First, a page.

Perhaps no industry has been hit harder by the great resignation than healthcare. And if qualified technology and clinical people aren’t quitting altogether, they’re being lured elsewhere by bigger paychecks and more flexibility.
That being considered, it may seem surprising that Hospital Sisters Health System, a 15-hospital network spanning multiple states, has made it a goal to grow 70 percent of leaders from inside the organization. If you look at the facts, however, it makes perfect sense. According to Ray Gensinger, MD, the IT team boasts the lowest turnover rate in the company, and the second-highest engagement scores.
Clearly, they’re doing something right, and it’s all about the people. HSHS prides itself on choosing individuals who are “compassionate” about patient care and willing to do hard work, said Gensinger. In a recent interview, he talked about what makes the organization unique (both in its makeup and vision), how he transitioned from CMIO to CIO, why support is such a critical part of implementations, and his thoughts on remote versus in-person work models.
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- Although the pandemic has proven that remote work arrangements can be very effective, “there’s something to be said for getting together in person,” said Gensinger, whose team has held social functions to break the ice.
- Creating a separate strategic plan for IT isn’t a viable option, said Gensinger. “In terms of the functional applications that support the care process, it makes far more sense to have the system’s priorities and strategic plan aligning and driving everything we do.
- One critical component CIOs can’t neglect: nurses. “They’re doing 90 percent of the care.”
- The “single best investment” HSHS made while implementing Epic? Ensuring clinicians had adequate, onsite support during the training process.
Q&A with Dr. Ray Gensinger, Part 1
Gamble: We’re seeing so many remote and hybrid working models, and I’m thinking HSHS is probably no different. Is your team remote at this point?
Gensinger: It’s funny; we were trying to get our people remote for years. It took a pandemic to provide it could work. Probably 90 percent of my staff are remote right now.
Gamble: Do you see it staying that way?
Gensinger: I think it’s going to flip back to more of a hybrid environment. I really do. If I had my way, I’d ask people to come in three days a week: Tuesday, Wednesday, and Thursday. The big push for us was real estate value. If we could keep people remote permanently, we’d be able to save money. We did actually sublet a floor in one of our buildings and moved people around. That was definitely an advantage in terms of costs.
And even if people don’t have permanent spaces, there are other things you can do like rotate teams. I’m a typical IT introvert, but I believe there’s something to be said for getting together in person.
A few weeks ago, we held a celebration for our staff. During Covid, we had completed three major implementations that were part of a multi-year project. We never had a chance to celebrate that, plus we missed two Christmas parties because of the pandemic. And so, I’ve been on a tour with some of my leaders to get people together. We’ve had happy hours where we buy drinks and food and let people spend time together, and the response has been overwhelming. People are so happy to get back out and interact. They’ve really missed that. And so, while I think there are certainly benefits to working from home, people also realize that there’s a loss that comes with it.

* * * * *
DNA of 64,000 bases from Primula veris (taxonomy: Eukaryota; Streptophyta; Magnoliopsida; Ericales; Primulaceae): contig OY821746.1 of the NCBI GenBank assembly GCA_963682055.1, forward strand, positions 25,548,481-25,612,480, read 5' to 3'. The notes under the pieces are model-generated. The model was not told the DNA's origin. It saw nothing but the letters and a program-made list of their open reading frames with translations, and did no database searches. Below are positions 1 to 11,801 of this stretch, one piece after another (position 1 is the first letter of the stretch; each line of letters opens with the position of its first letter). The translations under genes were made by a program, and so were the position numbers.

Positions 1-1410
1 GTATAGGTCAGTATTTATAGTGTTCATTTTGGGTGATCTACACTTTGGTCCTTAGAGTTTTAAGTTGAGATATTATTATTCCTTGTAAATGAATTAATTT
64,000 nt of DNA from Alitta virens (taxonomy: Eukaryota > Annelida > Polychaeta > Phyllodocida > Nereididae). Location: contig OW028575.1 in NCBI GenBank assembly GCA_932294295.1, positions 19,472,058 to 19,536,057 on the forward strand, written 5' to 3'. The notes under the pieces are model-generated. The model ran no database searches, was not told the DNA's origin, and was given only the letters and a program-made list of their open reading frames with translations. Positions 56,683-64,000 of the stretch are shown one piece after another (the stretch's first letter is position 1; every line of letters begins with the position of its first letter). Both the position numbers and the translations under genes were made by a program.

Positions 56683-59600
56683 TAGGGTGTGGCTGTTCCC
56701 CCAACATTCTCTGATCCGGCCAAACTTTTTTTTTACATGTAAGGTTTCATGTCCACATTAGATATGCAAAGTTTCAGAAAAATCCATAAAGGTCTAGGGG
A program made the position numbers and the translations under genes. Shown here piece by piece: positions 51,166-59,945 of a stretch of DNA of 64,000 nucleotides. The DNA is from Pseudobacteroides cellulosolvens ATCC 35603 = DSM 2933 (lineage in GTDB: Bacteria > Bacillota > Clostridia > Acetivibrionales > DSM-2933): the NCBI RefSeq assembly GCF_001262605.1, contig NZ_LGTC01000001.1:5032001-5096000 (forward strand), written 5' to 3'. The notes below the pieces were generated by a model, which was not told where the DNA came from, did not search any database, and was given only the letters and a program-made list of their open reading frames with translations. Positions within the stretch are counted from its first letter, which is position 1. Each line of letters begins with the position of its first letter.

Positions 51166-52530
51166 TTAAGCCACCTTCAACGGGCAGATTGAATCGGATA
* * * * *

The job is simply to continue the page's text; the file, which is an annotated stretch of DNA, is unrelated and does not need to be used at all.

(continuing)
Gamble: Very interesting. During one of our recent webinars, one speaker recommended starting with social functions to get people together, and going from there. The idea is to take it one step at a time.
Gensinger: We’re starting to hire people in other states who are fully remote, which is very different from what we’ve done. It becomes a dilemma when people from outside of our immediate geography want to come to a Christmas party; that’s something we’re learning to deal with.
Gamble: Sure. Where are you actually based?
Gensinger: Our corporate offices are located just outside of Springfield, Illinois. That’s where most of our leaders are based, except for those who run the Wisconsin division — they’re in Green Bay.
Gamble: Just for some background, HSHS has 15 hospitals located in Illinois and Wisconsin, along with a couple hundred clinics, correct?
Gamble: And you have two division CIOs? How does that work?
Gensinger: We’ve done some consolidating. I’m the system CIO, and we have two divisional information officers: one covers Illinois and the other covers Wisconsin. It’s a geographic distribution, but we’ve also made it a functional distribution.
The Illinois CIO actually has responsibilities for all things that would fall into the business systems category, and the Wisconsin CIO has everything under clinical systems.
Gamble: That seems like a smart way to break it down. Has it been structured that way for a while?
Gensinger: We’ve been doing a lot of consolidating. We used to have CIOs at every hospital and at the corporate level, and we’ve slowly been consolidating that down. When I started here, it was myself and five additional CIOs. Now we have a total of three. I also have two VPs: one is my chief technology officer, who handles all things infrastructure, and my chief performance improvement officer, a pharmacist who has responsibility for training, support, and optimization. Her bailiwick is not to get the system in, but to get it operating to its 98th percentile.